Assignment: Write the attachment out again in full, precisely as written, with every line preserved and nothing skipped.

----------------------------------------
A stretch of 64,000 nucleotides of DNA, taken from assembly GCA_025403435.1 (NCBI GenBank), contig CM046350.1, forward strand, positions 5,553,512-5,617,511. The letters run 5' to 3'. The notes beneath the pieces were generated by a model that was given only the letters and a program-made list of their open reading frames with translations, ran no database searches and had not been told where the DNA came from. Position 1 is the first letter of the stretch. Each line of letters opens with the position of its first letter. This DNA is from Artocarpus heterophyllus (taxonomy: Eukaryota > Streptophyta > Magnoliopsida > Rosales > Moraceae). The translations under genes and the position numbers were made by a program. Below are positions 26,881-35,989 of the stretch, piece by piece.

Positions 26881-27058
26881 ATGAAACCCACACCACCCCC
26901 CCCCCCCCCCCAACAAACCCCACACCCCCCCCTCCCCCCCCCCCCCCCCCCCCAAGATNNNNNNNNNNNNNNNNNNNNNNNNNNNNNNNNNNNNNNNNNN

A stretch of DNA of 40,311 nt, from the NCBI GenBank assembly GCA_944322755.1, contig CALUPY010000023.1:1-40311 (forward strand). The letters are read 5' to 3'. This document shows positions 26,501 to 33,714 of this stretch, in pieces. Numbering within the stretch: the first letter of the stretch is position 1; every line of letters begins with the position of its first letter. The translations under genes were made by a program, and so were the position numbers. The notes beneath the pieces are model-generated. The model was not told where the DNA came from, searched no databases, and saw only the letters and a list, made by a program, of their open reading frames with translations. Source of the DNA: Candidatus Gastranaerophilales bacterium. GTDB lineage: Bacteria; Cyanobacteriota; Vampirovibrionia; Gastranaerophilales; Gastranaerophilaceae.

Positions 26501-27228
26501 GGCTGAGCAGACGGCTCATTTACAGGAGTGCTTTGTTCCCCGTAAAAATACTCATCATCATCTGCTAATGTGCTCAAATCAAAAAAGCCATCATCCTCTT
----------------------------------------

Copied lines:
A stretch of 64,000 nucleotides of DNA, taken from assembly GCA_025403435.1 (NCBI GenBank), contig CM046350.1, forward strand, positions 5,553,512-5,617,511. The letters run 5' to 3'. The notes beneath the pieces were generated by a model that was given only the letters and a program-made list of their open reading frames with translations, ran no database searches and had not been told where the DNA came from. Position 1 is the first letter of the stretch. Each line of letters opens with the position of its first letter. This DNA is from Artocarpus heterophyllus (taxonomy: Eukaryota > Streptophyta > Magnoliopsida > Rosales > Moraceae). The translations under genes and the position numbers were made by a program. Below are positions 26,881-35,989 of the stretch, piece by piece.

Positions 26881-27058
26881 ATGAAACCCACACCACCCCC
26901 CCCCCCCCCCCAACAAACCCCACACCCCCCCCTCCCCCCCCCCCCCCCCCCCCAAGATNNNNNNNNNNNNNNNNNNNNNNNNNNNNNNNNNNNNNNNNNN

A stretch of DNA of 40,311 nt, from the NCBI GenBank assembly GCA_944322755.1, contig CALUPY010000023.1:1-40311 (forward strand). The letters are read 5' to 3'. This document shows positions 26,501 to 33,714 of this stretch, in pieces. Numbering within the stretch: the first letter of the stretch is position 1; every line of letters begins with the position of its first letter. The translations under genes were made by a program, and so were the position numbers. The notes beneath the pieces are model-generated. The model was not told where the DNA came from, searched no databases, and saw only the letters and a list, made by a program, of their open reading frames with translations. Source of the DNA: Candidatus Gastranaerophilales bacterium. GTDB lineage: Bacteria; Cyanobacteriota; Vampirovibrionia; Gastranaerophilales; Gastranaerophilaceae.

Positions 26501-27228
26501 GGCTGAGCAGACGGCTCATTTACAGGAGTGCTTTGTTCCCCGTAAAAATACTCATCATCATCTGCTAATGTGCTCAAATCAAAAAAGCCATCATCCTCTT